Illumina‘s acquisition of biotechnology company Grail will likely be blocked by European antitrust regulators because of concerns about concessions offered by the San Diego genetic-sequencing firm, sources familiar with the matter said on Wednesday.
There are doubts whether the concessions offered last week to address the European Commission’s concerns about the $8 billion cash-and-stock deal will boost competition, the sources told Reuters.
The company has offered its rivals royalty-free global licences for some of its patents and a three-year patent truce with Chinese rival BGI in Europe in a bid to address EU antitrust concerns over its acquisition of Grail, other sources familiar with the matter said.
Ilumina, which started Grail as a spinoff, submitted the concessions to the European Commission last week.
They consist of royalty-free global licences to rivals of next-generation sequencing technology and equipment and a pledge not to pursue any patent litigation against BGI in Europe, the sources said.
The European Union antitrust watchdog had sought feedback from rivals and customers, giving them until Tuesday to do so, they said.
The commission, which is scheduled to decide on the case by Sept. 12, declined to comment on its decision or the concessions.
Illumina said it would continue efforts to show the commission that the deal is pro-competitive and in the best interests of patients in Europe and elsewhere.
The company may struggle to win over the EU antitrust enforcer as it has only offered a narrow range of patents, some of the sources said.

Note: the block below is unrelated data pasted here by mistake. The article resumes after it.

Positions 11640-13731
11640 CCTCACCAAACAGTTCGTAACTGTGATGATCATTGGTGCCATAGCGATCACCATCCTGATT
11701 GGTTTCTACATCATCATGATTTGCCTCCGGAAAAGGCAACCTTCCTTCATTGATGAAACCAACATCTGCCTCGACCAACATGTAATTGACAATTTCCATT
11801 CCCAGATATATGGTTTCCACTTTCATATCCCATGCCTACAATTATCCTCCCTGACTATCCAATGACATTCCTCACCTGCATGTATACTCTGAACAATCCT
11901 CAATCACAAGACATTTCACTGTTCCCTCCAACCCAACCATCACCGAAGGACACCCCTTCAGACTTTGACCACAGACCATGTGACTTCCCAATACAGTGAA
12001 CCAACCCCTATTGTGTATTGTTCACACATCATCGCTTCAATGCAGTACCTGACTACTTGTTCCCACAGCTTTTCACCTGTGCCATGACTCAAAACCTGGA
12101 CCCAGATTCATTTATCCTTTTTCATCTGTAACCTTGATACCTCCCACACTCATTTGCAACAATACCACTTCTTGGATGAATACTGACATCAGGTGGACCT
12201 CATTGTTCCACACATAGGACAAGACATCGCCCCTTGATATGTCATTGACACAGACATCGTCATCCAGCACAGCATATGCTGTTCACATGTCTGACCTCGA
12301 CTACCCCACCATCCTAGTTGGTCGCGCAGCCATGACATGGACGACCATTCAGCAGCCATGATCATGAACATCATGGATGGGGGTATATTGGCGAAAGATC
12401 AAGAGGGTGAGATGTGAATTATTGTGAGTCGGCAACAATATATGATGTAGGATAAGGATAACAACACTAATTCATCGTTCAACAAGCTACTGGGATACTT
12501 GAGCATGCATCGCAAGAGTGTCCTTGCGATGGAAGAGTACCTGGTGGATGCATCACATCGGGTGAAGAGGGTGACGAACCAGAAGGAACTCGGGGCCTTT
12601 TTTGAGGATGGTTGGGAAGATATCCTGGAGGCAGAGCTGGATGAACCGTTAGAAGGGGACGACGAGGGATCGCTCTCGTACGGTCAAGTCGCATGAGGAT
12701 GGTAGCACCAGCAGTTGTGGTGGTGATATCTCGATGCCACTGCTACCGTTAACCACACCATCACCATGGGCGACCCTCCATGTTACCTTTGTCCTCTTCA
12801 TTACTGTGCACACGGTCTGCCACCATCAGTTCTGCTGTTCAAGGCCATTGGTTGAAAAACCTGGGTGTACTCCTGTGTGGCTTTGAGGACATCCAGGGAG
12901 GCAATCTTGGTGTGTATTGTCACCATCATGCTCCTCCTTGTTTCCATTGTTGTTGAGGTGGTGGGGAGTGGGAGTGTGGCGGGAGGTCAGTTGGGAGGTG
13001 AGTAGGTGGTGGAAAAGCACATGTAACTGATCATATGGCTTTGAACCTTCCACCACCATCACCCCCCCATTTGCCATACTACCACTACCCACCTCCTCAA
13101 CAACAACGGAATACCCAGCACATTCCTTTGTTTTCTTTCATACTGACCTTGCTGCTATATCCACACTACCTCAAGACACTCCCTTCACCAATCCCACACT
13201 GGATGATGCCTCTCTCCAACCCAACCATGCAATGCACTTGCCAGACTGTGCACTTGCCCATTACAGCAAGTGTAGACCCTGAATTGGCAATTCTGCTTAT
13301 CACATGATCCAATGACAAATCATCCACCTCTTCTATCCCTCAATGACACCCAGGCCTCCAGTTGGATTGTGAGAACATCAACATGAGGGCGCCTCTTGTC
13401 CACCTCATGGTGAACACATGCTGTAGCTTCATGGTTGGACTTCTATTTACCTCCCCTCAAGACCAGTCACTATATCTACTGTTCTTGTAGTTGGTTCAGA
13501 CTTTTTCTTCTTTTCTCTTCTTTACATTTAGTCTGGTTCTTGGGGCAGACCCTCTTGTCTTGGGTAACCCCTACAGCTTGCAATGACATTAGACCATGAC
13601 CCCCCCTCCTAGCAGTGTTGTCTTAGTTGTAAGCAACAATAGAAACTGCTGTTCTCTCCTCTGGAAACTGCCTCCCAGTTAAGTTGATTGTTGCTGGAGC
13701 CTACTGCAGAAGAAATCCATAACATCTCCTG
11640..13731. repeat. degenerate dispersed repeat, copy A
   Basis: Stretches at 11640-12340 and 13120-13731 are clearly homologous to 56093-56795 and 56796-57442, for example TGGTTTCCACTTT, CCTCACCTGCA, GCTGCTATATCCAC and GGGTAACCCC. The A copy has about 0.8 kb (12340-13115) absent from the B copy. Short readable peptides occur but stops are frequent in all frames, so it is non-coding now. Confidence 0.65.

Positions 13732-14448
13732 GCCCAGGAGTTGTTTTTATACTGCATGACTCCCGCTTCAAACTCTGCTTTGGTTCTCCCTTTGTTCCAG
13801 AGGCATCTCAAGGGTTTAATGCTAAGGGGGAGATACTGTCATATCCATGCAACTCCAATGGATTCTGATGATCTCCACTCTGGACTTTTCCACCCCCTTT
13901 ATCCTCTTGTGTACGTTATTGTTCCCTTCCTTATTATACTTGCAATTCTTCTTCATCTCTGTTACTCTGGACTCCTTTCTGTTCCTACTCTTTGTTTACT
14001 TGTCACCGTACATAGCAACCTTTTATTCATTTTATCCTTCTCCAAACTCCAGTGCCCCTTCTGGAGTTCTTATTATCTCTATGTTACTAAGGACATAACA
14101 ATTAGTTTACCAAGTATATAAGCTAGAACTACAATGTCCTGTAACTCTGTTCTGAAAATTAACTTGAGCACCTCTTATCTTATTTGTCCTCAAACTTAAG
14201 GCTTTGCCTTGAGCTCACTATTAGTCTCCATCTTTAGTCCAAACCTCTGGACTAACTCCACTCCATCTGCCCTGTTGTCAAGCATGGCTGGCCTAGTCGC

The U.S. Federal Trade Commission is suing to stop the deal.
The patent truce offer with BGI came after Illumina reached a deal with the Chinese genomics company on a three-year litigation standstill in the United States.
The companies have been embroiled in a global legal battle over their respective sequencing technologies, with court cases in countries including Germany, Denmark, Switzerland, and Turkey.
Illumina had offered concessions in January, which included price cuts and giving rivals’ continued access to its technologies, but that failed to convince the EU antitrust watchdog, people familiar with the matter told Reuters.
In separate proceedings, the company risks a hefty fine of as much as 10% of its global revenue for jumping the gun and closing its takeover of Grail in August last year without waiting for the EU green light.